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Let’s talk about podcasts. They’re a different kind of listening experience in this day and age; radio without the need of a radio, if you will. So named because they were something to download and listen to on your iPod, podcasts are an easy way to listen to programs on almost every subject under the sun. From music commentary or showcases, to DJ sets, interesting stories, and even murder mysteries, there is something for everyone.

Let’s say that you want to get in on the action of a podcast. Perhaps you know some interesting people, and you want to interview them, or you travel and you want to recount all of your stories. Do-it-yourself podcasting is on the rise, and it’s not that difficult to get started, but it can be overwhelming if you don’t tackle it the right way. So how do you get your feet wet in the world of podcasting?


Find your voice

Let’s say that you are a world traveller, and that every year for the past decade, you’ve been on some sort of adventure. You want to be able to articulate those stories properly and in a way that will interest your listeners. This is where listening to other podcasts on the subject comes in handy; you have to be able to find your own voice, and getting an idea of how others found theirs is a great way to do that. Listening to podcasts on your chosen subject, as well as other podcasts that aren’t necessarily on your chosen subject, is a great way to find inspiration on how you’re going to present your show. You can also network with other podcasters in order to gain valuable insight.


Figure out your format

Are you just going to be reading from a script by yourself? Are you going to have guests? What kinds of segments are you going to incorporate into your show? How long do you want the show to run, on average? All of these questions are important ones to ask as you develop your podcast. It isn’t as easy as just hitting Record and starting to talk; form a plan and stick to it as best you can, or else you might find yourself with too little material, or too much. There’s no magic formula, but there are things that work better than others.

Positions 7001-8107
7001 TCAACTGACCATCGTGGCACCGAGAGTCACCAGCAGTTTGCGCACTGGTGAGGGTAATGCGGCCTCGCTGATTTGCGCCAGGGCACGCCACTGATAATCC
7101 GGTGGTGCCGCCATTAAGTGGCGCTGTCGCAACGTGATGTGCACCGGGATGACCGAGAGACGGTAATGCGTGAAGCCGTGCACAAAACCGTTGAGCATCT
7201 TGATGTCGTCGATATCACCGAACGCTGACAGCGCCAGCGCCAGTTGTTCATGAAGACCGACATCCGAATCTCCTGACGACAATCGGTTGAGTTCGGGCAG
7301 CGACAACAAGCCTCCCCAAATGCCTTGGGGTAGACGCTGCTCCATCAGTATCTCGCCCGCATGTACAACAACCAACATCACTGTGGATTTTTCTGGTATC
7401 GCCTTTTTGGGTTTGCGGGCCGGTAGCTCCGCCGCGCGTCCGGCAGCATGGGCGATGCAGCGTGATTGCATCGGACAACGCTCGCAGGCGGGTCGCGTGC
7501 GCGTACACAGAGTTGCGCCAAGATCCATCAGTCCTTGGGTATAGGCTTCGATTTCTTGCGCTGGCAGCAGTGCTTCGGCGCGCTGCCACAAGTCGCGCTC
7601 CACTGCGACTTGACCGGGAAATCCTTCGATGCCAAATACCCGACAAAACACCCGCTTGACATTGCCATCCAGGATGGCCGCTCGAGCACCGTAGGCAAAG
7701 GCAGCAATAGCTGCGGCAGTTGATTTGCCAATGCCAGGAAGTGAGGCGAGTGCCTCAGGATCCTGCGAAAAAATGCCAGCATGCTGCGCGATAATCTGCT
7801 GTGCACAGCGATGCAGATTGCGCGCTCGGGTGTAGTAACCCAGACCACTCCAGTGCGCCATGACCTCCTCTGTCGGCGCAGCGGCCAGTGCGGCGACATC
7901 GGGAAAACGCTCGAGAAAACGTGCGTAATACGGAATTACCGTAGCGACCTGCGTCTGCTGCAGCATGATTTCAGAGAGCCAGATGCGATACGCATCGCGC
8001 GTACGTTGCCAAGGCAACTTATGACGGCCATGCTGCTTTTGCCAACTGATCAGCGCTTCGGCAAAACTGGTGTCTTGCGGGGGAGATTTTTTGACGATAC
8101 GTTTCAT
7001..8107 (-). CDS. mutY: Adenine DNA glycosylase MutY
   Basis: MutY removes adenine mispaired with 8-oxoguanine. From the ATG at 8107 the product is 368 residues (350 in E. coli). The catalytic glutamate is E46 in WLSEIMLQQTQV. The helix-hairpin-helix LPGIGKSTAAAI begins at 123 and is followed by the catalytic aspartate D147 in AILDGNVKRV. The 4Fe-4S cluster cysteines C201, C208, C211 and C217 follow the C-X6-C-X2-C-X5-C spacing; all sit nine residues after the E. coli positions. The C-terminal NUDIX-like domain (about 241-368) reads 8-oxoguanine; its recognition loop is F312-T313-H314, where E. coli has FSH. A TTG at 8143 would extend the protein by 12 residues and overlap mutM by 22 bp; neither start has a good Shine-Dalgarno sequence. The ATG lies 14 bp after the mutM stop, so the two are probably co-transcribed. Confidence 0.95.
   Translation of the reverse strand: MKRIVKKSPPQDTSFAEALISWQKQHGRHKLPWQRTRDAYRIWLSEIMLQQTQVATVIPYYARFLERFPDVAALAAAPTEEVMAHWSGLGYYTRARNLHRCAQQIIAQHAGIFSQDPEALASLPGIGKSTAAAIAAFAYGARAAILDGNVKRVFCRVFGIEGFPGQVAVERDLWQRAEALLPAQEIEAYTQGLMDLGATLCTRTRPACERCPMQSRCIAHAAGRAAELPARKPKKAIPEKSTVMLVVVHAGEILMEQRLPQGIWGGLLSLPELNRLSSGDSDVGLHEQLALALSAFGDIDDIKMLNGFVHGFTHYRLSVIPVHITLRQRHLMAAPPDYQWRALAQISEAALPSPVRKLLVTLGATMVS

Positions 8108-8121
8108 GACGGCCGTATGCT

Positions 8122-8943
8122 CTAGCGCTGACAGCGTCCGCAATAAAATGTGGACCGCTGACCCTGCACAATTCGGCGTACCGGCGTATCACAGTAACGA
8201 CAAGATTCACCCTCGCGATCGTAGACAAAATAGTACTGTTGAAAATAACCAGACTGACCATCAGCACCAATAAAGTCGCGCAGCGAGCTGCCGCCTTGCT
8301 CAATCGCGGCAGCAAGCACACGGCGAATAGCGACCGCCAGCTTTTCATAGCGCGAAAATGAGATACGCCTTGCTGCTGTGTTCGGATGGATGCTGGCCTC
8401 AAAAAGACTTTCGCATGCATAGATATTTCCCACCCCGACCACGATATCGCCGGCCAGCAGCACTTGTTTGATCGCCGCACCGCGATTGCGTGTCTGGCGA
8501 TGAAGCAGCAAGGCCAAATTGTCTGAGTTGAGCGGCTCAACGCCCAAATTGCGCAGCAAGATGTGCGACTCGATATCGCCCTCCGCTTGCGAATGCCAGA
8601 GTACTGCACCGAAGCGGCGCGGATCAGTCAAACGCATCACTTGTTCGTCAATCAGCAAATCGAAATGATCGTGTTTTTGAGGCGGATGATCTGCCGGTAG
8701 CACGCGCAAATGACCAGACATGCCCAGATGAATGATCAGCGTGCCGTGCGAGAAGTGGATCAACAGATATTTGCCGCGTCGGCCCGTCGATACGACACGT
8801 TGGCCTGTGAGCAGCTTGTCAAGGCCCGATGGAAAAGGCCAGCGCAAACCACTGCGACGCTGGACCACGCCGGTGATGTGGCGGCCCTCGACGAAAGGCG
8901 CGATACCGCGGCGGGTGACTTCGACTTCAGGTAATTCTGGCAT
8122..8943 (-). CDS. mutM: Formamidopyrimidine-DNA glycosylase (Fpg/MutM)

Ways to record

How you’re going to capture the audio is key, because you want the best quality possible. There are two ways you can do it:

  • Digital recorder: invest in something like a Zoom H6, which allows you to connect external microphones like the Shure SM58 and record straight to an SD card. It’s a no-nonsense way to capture the interview, and it’s the simplest setup.

Check out the Zoom H6 recorder here, the Shure SM58 here, and more hand-held recording devices and microphones


Check out the Focusrite Scarlett 2i4 MK2, the Audio-Technica 2035, and more audio interfaces and microphones.


Learn how to use a digital audio workstation (DAW)

This step is inevitable, and it can be overwhelming, but it gets easier once you know your way around. Whether you’re doing the guerrilla method of using a portable recorder or the interface method, you’re going to have to import the audio into a DAW like Pro Tools or Cubase. Learning the basics of editing and mixing is a valuable skill to have, so be sure to get familiar with a program as you’re podcasting.

Check out Cubase herePro Tools here, and other recording software here!


Find a hosting site

You might have to proceed with caution here. Many hosting sites hide behind pay walls, or give you little to nothing for their “free” accounts. SoundCloud is a good site to host your podcast, but the biggest downside is that you only get three hours’ worth of space for free before you have to pay, so you may have to take some episodes down for the sake of space. Mixcloud is a rapidly-growing community of podcasters, DJs, and other artists who showcase their art, and has many tools to help you grow as well. The best part? Unlimited space, FOR FREE. You can upgrade, but you get great bang for your buck out of the gate, so you can hit the ground running.

To sum up, podcasting can be a fun undertaking if you learn to do it right with the tools available to you. Even if it only becomes an occasional hobby that you do in your spare time, creating something that many people can relate to is a rewarding experience. Go forth and tell your stories - there’s someone out there who wants to hear them.


Make sure to check out our other blog posts: How to Research Recording GearStarting Out in The Wonderful World of Recording, and Mixing with Clarity


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Omar Findlay is a local Toronto musician and audio engineer who plays bass and keyboard in Toronto bands Texas Dirty and Iman & The Wasted Lalas, and also has a side project, Planetary. When he isn’t playing music, he also hosts a podcast called Ohms' Law. He works at Long & McQuade Pro Studio and Broadcast in Toronto.

Keywords: podcastpodcastingpodcasting 101hand-held recording devicesrecordersrecording devicemicmicrophonemicrophonesaudio interfacerecording software

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